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China refuses GM corn shipment from US, spooking Chicago exchange

A US genetically modified corn shipment of 55,000 tonnes has been rejected by China on arrival at the Shenzhen-Shekou terminal near Hong Kong because it was not on Beijing's approved GM food list.

China refuses GM corn shipment from US, spooking Chicago exchange

A US genetically modified corn shipment of 55,000 tonnes has been rejected by China on arrival at the Shenzhen-Shekou terminal near Hong Kong because it was not on Beijing's approved GM food list.

China refuses GM corn shipment from US, spooking Chicago exchange
21 November 2013 - 23:04

China refuses GM corn shipment from US, spooking Chicago exchange

A US genetically modified corn shipment of 55,000 tonnes has been rejected by China on arrival at the Shenzhen-Shekou terminal near Hong Kong because it was not on Beijing's approved GM food list.

The refusal of the shipment by Shenzhen's quarantine bureau has rattled corn futures on the Chicago Board of Trade, which has registered a three-year low for December.

The Swiss-based chemical company Syngenta AG production of Agrisure Viptera (known as MIR 612) corn, genetically engineered to protect against insect contamination, has been approved by several corn export markets including Japan, the European Union and Mexico. 

This year's bumper US crop has meant that China, the world's largest corn importers, has seen feed mill buyers' bulk purchases benefit from cheap prices due to a record US harvest.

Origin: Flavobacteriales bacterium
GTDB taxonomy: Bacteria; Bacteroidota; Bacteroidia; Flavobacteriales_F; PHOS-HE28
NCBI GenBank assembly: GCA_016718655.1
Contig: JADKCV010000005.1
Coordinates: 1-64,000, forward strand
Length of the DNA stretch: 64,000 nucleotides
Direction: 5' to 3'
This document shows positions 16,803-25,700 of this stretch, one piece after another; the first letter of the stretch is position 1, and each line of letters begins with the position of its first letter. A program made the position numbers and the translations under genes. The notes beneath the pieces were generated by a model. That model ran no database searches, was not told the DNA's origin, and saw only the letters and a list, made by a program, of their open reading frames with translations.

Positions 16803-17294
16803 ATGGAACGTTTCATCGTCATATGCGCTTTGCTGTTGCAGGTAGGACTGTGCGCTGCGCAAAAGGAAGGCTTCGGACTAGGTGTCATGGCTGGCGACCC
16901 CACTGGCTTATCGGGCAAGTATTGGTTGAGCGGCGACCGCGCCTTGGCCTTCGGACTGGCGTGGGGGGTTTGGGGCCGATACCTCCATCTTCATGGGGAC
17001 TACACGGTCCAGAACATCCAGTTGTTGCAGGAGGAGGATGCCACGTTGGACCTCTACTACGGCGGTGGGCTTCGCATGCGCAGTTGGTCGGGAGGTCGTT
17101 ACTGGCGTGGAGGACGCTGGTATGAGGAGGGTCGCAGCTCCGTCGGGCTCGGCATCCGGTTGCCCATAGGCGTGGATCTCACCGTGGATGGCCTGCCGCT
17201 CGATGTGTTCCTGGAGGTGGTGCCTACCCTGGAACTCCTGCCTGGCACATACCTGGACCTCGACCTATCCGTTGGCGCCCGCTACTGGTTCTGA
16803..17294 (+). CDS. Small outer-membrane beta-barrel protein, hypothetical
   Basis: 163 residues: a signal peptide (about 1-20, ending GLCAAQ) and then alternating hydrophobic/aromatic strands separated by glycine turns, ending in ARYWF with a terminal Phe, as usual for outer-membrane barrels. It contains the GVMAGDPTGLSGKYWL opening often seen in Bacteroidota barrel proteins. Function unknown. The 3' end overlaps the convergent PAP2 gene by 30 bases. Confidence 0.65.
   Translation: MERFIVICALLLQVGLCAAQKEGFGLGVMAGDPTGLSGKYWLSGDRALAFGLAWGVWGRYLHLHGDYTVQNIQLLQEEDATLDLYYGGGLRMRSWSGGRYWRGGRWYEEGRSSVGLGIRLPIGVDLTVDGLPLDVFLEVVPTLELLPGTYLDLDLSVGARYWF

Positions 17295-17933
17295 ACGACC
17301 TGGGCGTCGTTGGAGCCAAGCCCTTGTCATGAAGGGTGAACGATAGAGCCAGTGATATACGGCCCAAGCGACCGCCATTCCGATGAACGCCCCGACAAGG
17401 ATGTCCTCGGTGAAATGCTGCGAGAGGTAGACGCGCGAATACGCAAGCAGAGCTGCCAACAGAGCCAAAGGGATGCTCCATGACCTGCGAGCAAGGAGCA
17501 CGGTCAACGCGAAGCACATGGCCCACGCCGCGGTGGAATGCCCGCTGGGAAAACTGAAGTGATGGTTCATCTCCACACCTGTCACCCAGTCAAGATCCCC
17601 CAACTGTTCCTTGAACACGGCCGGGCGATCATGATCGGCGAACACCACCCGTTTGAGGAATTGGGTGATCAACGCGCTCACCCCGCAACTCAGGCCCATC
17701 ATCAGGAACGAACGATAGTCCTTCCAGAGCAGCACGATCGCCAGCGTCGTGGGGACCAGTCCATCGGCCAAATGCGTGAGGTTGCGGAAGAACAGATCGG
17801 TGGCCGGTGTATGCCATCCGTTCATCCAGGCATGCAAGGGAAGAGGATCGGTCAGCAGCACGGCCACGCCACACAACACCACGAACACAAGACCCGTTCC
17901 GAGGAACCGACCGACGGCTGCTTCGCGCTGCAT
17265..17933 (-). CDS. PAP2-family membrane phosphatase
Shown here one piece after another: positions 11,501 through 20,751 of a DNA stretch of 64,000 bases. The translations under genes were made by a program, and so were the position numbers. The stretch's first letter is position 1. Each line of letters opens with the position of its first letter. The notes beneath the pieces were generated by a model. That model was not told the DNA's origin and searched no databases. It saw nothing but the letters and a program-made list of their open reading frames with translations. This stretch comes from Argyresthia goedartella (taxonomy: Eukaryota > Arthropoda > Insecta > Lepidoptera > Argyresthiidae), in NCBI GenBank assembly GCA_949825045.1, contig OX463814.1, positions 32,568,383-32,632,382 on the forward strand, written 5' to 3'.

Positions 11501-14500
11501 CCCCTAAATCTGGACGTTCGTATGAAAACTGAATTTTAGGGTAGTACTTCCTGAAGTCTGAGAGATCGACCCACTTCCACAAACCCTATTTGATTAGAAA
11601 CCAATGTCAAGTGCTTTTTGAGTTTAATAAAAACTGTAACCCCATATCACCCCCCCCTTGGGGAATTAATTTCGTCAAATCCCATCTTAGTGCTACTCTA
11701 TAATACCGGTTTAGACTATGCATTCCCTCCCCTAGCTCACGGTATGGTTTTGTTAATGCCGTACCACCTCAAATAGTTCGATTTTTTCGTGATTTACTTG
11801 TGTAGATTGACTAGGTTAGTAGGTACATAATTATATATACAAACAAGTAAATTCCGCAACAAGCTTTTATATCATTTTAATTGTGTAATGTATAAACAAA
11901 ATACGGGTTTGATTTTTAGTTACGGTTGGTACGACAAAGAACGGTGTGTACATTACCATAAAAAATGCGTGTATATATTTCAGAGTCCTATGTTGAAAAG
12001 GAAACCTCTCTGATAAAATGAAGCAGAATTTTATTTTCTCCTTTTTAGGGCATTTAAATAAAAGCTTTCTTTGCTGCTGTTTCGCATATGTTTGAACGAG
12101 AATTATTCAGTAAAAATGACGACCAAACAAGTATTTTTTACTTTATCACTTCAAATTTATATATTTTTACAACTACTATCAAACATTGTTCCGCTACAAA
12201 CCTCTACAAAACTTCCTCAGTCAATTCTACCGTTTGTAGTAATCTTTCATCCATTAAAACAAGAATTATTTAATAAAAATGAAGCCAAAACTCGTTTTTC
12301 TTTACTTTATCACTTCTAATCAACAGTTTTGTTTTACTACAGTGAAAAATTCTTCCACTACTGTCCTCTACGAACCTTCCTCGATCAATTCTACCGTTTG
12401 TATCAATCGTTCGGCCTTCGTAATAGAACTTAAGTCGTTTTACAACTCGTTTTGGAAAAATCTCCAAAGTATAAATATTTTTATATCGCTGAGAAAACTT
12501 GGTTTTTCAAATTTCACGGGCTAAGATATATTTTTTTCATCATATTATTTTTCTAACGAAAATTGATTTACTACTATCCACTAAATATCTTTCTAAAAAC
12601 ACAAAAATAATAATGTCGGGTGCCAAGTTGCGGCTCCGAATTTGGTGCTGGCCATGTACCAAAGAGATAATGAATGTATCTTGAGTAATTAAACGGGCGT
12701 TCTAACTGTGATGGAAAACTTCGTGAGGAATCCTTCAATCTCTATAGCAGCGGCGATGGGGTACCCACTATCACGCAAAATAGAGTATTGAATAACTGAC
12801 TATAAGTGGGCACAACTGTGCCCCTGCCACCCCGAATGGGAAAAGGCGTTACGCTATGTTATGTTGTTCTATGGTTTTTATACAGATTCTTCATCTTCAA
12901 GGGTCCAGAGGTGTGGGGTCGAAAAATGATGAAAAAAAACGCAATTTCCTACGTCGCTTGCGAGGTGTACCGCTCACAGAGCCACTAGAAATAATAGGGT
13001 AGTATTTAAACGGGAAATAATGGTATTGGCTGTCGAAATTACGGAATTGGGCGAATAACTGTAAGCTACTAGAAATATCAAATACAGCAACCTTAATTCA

This has impacted domestic prices, which are record highs at 20 per cent more than US corn. Beijing's stockpiling of corn has raised prices in order to support farmers and boost demand. 

The discovery of the GM corn, likely to be rerouted to Japan or South Korea, is an isolated incident for US corn imports to China and does not signal long-term issues of import curbs, said US research company Allendale's chief strategist Rich Nelson.

In a report from Reuters, a Beijing analyst agreed: "We do not think the rejected cargo has anything to do with the government looking to curb imports. China's overall strategy is to increase imports and it has to give the right signals to the world market," the spokesman said. 

China's own production is unlikely to grow significantly and the temporary stockpiling has created larger stocks than usual, he said.

To date China has imported a record amount of corn from 5.23 million tonnes in fiscal 2012/2013 to record seven million tonnes of corn from September 2013 to August 2014, said the US Department of Agriculture. 

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